Tokyo Electric Power Co. (9501) led declines among Japan’s utilities after Nikkei news report that a tariff increase will be less than anticipated amid escalating opposition to the country’s plans for restarting nuclear reactors and reorganizing the industry.
Tepco, as the utility at the center of last year’s nuclear disaster is also known, dropped 12 percent to 123 yen, a new low. Hokuriku Electric Power Co. (9505) plunged 8.3 percent to 1,115 yen after Kyodo News reported a fault line beneath one of the company’s reactors may be active. The Topix Electric Power & Gas Index fell 4.6 percent, the most in a year, after tens of thousands of people rallied in Tokyo to protest nuclear power.
Kansai Electric Power Co., the country’s second-largest utility, fell 7.2 percent to 809 yen after alarms went off at a reactor scheduled for restart tomorrow, underscoring protesters’ concerns about the safety of the country’s nuclear generators. A government advisory body on July 13 recommended breaking up the regional monopolies enjoyed by generators.
“If the active fault is relatively big, that may prevent the company from resuming operations,” said Hidetoshi Shioda, an energy analyst at SMBC Nikko Securities Inc. in Tokyo. “Investors are probably concerned that if you look elsewhere, you’ll find similar problems.”
Government research suggests a fault may be active beneath Hokuriku Electric’s Shika nuclear power station about 300 kilometers (190 miles) northwest of Tokyo, Kyodo said, citing people familiar with the matter.
On April 26, the Nuclear and Industrial Safety Agency, known as NISA, did release findings that said Japan Atomic Power Co.’s Tsuruga nuclear plant northeast of Osaka may be on an active earthquake fault line. NISA said an investigation is needed to assess the risk before any decision is made to restart the Tsuruga reactors.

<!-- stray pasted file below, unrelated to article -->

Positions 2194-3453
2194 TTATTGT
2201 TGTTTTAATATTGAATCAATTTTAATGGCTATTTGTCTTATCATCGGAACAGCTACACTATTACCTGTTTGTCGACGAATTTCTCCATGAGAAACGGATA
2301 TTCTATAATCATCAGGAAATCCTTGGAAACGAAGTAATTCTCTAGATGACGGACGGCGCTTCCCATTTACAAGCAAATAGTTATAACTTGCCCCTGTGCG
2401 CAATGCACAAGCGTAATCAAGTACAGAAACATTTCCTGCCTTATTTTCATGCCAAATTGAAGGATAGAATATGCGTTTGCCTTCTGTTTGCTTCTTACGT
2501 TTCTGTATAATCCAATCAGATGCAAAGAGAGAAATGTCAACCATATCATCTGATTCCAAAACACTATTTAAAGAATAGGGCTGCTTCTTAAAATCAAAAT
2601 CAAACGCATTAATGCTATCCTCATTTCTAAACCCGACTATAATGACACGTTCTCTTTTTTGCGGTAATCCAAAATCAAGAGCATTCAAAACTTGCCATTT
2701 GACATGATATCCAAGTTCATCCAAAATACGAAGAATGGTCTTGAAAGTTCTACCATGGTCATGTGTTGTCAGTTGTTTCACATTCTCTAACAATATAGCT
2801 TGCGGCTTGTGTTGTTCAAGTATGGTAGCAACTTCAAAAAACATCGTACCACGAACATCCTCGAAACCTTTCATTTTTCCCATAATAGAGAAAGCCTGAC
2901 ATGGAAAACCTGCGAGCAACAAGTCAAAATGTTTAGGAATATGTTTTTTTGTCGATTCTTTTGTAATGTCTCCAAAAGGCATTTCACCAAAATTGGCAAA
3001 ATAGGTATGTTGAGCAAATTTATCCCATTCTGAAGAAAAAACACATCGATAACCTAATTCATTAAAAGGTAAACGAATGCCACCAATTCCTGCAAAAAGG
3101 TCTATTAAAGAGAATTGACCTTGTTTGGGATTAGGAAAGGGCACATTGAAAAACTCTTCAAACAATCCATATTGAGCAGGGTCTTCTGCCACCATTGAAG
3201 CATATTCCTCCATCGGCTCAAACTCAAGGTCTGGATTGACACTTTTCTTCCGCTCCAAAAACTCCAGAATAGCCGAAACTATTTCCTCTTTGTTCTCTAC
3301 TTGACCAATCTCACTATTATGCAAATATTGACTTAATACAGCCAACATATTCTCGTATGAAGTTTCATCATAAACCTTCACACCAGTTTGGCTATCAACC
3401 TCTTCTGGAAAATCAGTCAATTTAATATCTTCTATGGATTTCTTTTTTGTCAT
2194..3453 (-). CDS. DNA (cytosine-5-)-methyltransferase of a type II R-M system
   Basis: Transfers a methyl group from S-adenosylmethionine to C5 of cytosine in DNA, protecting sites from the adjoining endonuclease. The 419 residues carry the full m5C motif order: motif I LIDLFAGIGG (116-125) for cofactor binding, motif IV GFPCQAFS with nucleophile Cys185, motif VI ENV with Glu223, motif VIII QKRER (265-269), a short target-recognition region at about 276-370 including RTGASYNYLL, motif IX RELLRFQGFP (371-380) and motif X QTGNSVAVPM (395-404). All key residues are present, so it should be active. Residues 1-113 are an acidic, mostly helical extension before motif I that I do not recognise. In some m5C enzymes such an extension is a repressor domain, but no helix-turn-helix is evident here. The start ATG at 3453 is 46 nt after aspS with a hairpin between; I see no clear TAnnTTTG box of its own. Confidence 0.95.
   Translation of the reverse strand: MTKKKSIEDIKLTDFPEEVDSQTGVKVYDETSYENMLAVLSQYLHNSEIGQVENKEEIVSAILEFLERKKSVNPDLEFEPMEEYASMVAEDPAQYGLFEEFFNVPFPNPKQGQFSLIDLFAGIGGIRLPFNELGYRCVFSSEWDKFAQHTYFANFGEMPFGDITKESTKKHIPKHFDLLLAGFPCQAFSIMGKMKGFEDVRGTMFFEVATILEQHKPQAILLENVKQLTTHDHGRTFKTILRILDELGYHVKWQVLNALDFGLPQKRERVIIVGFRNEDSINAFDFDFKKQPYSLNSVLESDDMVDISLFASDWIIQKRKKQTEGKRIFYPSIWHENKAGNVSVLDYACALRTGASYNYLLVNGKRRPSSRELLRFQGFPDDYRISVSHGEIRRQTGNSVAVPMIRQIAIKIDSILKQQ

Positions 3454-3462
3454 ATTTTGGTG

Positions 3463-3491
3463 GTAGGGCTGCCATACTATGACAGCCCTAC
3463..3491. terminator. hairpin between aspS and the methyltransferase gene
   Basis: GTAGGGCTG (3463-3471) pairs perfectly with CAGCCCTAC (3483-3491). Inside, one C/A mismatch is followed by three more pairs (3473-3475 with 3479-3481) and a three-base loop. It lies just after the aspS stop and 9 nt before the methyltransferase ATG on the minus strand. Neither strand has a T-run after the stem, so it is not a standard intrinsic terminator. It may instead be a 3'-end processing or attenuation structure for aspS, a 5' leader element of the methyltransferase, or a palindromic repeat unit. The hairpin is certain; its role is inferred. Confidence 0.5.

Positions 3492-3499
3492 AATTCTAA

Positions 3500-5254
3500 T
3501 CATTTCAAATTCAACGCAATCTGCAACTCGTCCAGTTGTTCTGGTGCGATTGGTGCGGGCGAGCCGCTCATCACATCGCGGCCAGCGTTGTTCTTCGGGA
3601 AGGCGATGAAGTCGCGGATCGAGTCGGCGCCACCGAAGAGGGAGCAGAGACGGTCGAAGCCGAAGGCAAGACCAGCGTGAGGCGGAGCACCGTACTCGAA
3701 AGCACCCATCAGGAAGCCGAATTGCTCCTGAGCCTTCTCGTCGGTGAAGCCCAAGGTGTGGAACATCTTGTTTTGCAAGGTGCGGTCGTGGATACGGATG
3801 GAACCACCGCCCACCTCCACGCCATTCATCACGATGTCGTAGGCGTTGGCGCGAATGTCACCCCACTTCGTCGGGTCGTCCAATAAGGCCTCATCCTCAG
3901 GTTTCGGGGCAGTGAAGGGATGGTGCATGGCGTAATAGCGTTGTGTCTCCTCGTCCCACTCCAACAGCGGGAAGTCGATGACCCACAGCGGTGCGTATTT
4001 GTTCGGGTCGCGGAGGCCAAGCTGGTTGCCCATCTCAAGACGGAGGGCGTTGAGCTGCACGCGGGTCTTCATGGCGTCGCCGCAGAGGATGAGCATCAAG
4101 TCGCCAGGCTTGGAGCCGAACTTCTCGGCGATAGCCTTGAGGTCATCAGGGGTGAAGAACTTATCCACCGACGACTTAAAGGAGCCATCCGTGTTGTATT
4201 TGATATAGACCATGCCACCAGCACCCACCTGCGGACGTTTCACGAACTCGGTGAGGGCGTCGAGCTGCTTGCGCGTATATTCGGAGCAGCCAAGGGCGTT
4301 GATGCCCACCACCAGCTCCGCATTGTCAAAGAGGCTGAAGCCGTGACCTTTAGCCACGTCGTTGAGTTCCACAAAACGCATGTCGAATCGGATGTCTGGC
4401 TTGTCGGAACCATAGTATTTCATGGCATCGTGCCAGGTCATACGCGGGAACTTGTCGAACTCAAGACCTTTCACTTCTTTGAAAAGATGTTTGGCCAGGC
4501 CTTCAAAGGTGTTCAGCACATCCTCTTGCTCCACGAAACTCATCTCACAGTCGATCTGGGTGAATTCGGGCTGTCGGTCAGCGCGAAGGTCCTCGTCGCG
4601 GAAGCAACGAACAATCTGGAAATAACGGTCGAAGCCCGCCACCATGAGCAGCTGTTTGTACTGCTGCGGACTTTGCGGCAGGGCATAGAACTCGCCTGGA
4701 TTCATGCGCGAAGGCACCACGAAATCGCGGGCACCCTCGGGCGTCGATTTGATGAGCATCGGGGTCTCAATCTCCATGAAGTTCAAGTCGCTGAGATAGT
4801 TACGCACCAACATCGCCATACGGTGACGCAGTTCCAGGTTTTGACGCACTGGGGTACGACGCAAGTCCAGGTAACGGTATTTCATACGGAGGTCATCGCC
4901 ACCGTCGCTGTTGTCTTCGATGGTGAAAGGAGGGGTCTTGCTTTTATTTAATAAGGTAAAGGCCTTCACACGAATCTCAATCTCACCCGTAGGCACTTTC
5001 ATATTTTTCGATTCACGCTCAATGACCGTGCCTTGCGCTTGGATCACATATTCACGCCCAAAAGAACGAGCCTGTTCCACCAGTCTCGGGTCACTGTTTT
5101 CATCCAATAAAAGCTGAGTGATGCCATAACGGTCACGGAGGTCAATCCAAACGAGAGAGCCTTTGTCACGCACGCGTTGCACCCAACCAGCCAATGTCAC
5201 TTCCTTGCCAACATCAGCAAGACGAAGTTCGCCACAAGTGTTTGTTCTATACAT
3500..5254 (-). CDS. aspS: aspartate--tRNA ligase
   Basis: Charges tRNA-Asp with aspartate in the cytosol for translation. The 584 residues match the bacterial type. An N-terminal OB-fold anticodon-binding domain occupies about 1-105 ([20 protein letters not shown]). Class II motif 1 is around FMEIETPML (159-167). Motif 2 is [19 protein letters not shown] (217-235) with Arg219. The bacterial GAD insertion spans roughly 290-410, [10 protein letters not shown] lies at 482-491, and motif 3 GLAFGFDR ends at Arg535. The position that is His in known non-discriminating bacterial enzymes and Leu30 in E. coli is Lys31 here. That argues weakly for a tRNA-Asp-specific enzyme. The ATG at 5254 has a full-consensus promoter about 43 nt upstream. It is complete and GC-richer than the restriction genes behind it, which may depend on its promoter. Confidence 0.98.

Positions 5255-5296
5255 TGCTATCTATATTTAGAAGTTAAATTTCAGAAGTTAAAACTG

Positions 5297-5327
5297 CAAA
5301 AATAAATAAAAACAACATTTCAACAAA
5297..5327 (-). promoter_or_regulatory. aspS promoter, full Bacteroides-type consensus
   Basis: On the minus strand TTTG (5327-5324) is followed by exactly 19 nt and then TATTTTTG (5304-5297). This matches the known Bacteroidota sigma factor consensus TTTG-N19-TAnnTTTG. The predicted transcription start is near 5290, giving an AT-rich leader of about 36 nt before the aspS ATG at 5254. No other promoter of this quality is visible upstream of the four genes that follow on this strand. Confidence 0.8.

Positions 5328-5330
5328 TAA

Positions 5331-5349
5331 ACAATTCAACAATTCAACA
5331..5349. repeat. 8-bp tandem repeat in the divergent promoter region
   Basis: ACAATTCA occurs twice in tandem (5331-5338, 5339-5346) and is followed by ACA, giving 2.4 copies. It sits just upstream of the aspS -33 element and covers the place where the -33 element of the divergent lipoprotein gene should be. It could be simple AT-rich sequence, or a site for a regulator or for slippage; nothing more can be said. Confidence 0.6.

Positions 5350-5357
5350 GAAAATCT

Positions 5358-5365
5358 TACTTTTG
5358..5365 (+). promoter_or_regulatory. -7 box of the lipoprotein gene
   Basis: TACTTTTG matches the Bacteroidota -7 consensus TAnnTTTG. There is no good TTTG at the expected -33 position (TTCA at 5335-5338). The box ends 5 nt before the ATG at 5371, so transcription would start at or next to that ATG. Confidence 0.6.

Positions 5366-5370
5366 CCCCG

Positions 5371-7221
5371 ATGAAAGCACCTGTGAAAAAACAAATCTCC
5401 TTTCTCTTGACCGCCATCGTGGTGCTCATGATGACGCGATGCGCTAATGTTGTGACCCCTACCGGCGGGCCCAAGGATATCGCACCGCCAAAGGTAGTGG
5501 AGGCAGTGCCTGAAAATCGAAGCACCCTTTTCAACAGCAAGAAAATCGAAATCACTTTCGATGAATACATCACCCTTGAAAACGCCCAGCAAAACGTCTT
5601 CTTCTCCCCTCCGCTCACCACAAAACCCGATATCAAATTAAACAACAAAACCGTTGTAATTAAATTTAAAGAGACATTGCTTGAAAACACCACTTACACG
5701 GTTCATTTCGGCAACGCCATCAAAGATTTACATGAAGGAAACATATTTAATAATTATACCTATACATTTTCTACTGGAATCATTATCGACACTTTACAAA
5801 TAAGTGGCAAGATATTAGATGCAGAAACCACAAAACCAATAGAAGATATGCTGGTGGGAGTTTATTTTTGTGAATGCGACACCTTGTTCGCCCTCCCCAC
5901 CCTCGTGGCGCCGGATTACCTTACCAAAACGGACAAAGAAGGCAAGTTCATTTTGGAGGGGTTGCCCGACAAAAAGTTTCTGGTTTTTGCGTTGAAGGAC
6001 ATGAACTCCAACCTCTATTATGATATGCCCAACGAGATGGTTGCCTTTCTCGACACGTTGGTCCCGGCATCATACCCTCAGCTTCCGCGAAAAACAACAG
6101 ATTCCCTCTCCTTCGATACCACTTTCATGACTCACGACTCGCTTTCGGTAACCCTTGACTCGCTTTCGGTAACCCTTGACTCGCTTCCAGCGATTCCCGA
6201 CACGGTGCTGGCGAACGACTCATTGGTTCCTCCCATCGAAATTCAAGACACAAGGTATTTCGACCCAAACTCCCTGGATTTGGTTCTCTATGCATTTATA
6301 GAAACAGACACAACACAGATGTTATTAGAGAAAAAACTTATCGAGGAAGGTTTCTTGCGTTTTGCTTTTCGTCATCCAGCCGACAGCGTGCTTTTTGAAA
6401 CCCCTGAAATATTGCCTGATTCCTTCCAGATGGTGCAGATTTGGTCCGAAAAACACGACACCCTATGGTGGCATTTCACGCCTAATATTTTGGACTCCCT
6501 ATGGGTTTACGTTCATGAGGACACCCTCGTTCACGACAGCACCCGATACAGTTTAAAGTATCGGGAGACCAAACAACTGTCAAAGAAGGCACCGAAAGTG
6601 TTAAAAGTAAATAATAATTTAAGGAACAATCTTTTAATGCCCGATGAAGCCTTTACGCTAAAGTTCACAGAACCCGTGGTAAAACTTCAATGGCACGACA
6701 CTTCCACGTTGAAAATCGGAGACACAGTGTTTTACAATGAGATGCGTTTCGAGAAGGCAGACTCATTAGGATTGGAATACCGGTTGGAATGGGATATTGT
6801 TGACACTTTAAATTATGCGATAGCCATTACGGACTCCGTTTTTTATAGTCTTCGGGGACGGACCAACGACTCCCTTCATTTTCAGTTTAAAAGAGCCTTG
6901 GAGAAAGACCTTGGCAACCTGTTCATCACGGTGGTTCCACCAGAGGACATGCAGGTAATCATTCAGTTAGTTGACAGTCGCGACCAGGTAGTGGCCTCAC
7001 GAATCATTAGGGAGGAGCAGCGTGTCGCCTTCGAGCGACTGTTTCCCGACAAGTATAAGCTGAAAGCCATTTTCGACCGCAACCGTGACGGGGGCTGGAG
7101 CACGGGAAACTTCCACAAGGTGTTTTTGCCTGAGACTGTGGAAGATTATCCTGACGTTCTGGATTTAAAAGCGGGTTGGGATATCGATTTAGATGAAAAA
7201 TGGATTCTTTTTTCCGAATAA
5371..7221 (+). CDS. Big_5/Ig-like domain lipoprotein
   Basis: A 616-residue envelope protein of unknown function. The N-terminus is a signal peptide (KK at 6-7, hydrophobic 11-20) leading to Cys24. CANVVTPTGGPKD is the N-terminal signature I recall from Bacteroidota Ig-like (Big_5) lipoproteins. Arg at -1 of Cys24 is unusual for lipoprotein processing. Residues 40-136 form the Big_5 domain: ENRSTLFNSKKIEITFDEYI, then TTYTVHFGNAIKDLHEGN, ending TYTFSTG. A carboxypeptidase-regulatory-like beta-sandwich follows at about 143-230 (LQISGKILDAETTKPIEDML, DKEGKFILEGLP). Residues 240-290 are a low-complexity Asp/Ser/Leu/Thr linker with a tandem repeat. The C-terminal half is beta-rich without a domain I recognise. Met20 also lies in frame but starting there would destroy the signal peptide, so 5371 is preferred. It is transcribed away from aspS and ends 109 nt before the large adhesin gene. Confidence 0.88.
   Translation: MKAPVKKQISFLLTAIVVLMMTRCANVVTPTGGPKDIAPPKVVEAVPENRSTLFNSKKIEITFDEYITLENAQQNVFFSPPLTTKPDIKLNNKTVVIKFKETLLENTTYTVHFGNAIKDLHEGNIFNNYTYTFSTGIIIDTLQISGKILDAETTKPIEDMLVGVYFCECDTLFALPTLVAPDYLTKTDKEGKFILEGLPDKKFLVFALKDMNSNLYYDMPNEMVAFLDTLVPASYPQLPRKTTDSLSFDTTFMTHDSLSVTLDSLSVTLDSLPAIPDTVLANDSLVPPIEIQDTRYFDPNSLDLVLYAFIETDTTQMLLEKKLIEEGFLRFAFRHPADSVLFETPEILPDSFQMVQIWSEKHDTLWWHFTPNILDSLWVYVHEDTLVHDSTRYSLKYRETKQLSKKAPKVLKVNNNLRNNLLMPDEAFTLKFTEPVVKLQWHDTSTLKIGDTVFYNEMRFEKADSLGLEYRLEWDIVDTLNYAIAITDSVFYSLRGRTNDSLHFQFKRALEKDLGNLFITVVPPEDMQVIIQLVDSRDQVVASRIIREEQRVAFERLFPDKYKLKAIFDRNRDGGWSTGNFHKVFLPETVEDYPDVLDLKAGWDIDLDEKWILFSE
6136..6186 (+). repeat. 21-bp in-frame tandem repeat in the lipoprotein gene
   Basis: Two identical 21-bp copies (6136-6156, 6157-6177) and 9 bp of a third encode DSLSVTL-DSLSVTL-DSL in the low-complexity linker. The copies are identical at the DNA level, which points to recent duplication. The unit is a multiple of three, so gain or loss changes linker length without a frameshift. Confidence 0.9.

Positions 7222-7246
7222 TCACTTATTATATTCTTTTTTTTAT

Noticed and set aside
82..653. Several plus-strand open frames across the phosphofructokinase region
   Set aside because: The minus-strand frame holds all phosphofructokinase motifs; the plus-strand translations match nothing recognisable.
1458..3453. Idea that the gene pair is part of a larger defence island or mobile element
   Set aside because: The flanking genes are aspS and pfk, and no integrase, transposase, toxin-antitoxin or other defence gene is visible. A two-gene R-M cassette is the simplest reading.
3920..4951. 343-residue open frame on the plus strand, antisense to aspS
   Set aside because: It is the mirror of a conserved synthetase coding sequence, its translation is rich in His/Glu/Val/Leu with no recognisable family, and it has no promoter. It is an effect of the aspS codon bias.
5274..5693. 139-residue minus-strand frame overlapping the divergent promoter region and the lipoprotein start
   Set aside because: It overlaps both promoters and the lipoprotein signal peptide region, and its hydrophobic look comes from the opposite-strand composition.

Japan’s nuclear regulator said on July 15 that the No. 4 reactor at Kansai Electric’s Ohi plant can be restarted as planned because pressure gains that triggered alarms didn’t damage equipment and operations won’t be affected, according to a statement on the utility’s website. All of Japan’s reactors were shut following last year’s nuclear disaster.
Tens of thousands of people packed Tokyo’s Yoyogi Park yesterday to oppose the restart of nuclear reactors in Japan’s biggest anti-nuclear rally since the meltdowns at Tokyo Electric Power Co.’s Fukushima Dai-Ichi atomic plant. Prime Minister Yoshihiko Noda last month approved the restart of two reactors at Kansai Electric’s Ohi plant.
In other potentially damaging developments for power utilities, an advisory board to the Ministry of Economy, Trade and Industry on July 13 said the electricity transmission and distribution networks should be spun off from the utilities’ generating plants or be taken over by an independent operator.
“It seems utilities cannot change the trend toward the separation of power generation and transmission operations. The market had expected it, but it’s still a negative factor,” said Takashi Aoki, a fund manager at Mizuho Asset Management Co.
Tokyo Electric has also run into objections from Japan’s Consumer Affairs Agency over plans to raise electricity prices to help pay for the Fukushima disaster. The agency said today the utility needs to cut labor costs of its employees by at least 30 percent, compared with the current 20-25 percent, as part of its assessment of the utility’s rate increase plan.
The agency’s report didn’t specify a figure for the rate increase, though Kyodo News reported today the government aims to cap the electricity price rise for households and small users at less than 9 percent from a planned 10.28 percent.
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